A B2 SINE insertion in the Comt1 gene (Comt1(B2i)) results in an overexpressing, behavior modifying allele present in classical inbred mouse strains.
Kember RL., Fernandes C., Tunbridge EM., Liu L., Payá-Cano JL., Parsons MJ., Schalkwyk LC.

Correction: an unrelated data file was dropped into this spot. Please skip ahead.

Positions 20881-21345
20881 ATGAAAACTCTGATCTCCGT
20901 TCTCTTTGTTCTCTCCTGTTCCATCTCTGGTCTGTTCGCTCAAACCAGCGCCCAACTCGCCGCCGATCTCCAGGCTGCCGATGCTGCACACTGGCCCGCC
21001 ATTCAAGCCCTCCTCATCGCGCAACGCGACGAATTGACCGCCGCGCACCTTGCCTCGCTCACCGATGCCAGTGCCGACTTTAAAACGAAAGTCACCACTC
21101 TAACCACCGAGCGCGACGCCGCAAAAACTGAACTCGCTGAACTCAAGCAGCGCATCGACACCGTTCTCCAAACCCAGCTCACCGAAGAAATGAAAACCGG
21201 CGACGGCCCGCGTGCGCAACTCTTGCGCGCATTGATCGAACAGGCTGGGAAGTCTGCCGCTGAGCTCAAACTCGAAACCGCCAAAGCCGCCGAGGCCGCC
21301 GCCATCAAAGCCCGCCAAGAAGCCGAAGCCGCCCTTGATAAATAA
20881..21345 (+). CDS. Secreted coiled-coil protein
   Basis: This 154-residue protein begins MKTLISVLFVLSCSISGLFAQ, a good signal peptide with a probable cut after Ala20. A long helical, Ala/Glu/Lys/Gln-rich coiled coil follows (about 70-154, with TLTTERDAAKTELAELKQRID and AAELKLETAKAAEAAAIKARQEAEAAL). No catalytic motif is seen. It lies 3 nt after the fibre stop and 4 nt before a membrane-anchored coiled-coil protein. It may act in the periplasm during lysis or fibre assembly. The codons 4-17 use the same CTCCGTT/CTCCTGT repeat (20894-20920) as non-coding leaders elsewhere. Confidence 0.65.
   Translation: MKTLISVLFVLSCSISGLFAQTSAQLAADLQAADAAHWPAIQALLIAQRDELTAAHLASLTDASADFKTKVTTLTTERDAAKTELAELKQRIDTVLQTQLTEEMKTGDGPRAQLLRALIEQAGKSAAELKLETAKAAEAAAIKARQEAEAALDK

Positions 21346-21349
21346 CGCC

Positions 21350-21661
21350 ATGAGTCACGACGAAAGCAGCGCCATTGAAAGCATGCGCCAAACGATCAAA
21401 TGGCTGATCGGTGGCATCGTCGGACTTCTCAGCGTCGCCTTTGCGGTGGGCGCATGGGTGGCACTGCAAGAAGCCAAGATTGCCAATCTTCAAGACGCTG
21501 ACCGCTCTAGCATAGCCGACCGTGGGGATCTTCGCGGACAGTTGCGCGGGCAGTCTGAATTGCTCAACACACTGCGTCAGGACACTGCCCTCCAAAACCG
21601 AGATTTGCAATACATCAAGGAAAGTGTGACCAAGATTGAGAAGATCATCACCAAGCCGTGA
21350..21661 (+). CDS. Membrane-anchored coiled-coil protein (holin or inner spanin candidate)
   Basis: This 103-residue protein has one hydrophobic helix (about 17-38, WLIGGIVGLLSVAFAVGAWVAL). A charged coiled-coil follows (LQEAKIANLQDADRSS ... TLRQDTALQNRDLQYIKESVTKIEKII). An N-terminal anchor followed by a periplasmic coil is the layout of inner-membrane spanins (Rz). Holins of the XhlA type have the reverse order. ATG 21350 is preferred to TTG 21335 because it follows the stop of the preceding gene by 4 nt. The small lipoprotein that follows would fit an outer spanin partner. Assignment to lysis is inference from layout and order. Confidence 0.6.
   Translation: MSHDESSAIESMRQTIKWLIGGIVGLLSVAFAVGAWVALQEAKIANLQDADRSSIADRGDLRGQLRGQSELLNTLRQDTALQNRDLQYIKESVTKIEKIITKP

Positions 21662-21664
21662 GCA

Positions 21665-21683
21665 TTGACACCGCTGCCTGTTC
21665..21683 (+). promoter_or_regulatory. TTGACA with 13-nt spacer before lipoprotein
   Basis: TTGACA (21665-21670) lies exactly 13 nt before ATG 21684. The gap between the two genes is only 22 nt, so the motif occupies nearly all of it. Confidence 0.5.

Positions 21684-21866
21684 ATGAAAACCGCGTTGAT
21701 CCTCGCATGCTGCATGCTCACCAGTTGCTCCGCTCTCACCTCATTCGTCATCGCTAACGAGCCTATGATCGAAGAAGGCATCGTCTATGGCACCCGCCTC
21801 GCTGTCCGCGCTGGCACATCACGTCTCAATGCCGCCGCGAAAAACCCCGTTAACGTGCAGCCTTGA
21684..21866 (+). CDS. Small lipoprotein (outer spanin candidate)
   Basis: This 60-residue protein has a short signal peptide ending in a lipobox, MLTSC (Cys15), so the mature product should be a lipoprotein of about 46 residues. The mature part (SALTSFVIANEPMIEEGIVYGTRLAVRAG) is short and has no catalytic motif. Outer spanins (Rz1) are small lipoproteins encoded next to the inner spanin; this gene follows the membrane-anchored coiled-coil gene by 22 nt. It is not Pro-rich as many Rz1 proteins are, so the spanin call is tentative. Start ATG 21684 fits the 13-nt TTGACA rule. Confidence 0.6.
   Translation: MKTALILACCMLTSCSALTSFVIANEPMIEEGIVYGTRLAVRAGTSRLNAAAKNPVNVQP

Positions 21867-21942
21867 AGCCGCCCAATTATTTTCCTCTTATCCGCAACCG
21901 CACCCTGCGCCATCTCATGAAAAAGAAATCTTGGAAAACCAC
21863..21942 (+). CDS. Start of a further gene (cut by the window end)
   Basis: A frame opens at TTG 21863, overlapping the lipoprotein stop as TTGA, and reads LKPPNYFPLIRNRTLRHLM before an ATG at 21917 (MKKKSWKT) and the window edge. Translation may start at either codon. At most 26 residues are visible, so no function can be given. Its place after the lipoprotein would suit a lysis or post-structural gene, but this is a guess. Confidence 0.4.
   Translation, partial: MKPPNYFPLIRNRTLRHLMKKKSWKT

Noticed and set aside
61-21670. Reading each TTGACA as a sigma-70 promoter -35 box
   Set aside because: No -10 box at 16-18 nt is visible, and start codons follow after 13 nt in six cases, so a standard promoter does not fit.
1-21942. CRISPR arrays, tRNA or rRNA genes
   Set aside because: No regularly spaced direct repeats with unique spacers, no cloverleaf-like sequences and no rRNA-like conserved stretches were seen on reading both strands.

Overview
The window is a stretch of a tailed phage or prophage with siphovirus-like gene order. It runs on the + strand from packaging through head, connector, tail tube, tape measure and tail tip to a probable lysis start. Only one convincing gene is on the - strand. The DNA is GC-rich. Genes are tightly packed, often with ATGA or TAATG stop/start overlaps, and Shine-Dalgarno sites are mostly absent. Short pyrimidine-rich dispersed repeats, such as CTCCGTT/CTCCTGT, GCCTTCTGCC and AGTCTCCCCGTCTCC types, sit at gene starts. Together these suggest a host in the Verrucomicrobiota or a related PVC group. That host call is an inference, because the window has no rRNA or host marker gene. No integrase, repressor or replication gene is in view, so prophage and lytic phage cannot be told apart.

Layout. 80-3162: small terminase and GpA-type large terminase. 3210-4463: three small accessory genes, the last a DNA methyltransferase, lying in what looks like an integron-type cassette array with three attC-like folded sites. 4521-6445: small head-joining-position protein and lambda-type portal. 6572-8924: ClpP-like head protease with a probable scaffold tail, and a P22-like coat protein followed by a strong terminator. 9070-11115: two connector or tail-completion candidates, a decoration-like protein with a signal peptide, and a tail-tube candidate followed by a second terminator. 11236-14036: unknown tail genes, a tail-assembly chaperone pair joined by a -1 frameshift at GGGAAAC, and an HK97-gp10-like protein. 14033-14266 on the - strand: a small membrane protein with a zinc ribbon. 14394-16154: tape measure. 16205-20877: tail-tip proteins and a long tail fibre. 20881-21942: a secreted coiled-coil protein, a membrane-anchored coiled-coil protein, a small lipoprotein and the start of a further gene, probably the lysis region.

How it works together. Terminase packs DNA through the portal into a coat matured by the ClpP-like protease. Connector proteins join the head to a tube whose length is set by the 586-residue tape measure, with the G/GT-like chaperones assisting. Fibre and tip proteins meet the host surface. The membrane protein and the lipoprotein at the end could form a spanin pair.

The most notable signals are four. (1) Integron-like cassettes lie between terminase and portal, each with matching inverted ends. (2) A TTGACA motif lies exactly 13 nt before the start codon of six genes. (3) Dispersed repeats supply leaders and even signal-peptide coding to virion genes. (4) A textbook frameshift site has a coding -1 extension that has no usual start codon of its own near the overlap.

Catechol-O-methyltransferase (COMT) is a key enzyme for dopamine catabolism and COMT is a candidate gene for human psychiatric disorders. In mouse it is located on chromosome 16 in a large genomic region of extremely low variation among the classical inbred strains, with no confirmed single nucleotide polymorphisms (SNPs) between strains C57BL/6J and DBA/2J within a 600-kB window. We found a B2 SINE in the 3' untranslated region (UTR) of Comt1 which is present in C57BL/6J (Comt1(B2i)) and other strains including 129 (multiple sublines), but is not found in DBA/2J (Comt1(+)) and many other strains including wild-derived Mus domesticus, M. musculus, M. molossinus, M.castaneus and M. spretus. Comt1(B2i) is absent in strains closely related to C57BL/6, such as C57L and C57BR, indicating that it was polymorphic in the cross that gave rise to these strains. The strain distribution of Comt1(B2i) indicates a likely origin of the allele in the parental Lathrop stock. A stringent association test, using 670 highly outbred mice (Boulder Heterogeneous Stock), indicates that this insertion allele may be responsible for a difference in behavior related to exploration. Gene expression differences at the mRNA and enzyme activity level (1.7-fold relative to wild type) indicate a mechanism for this behavioral effect. Taken together, these findings show that Comt1(B2i) (a B2 SINE insertion) results in a relatively modest difference in Comt1 expression and enzyme activity (comparable to the human Val-Met polymorphism) which has a demonstrable behavioral phenotype across a variety of outbred genetic backgrounds.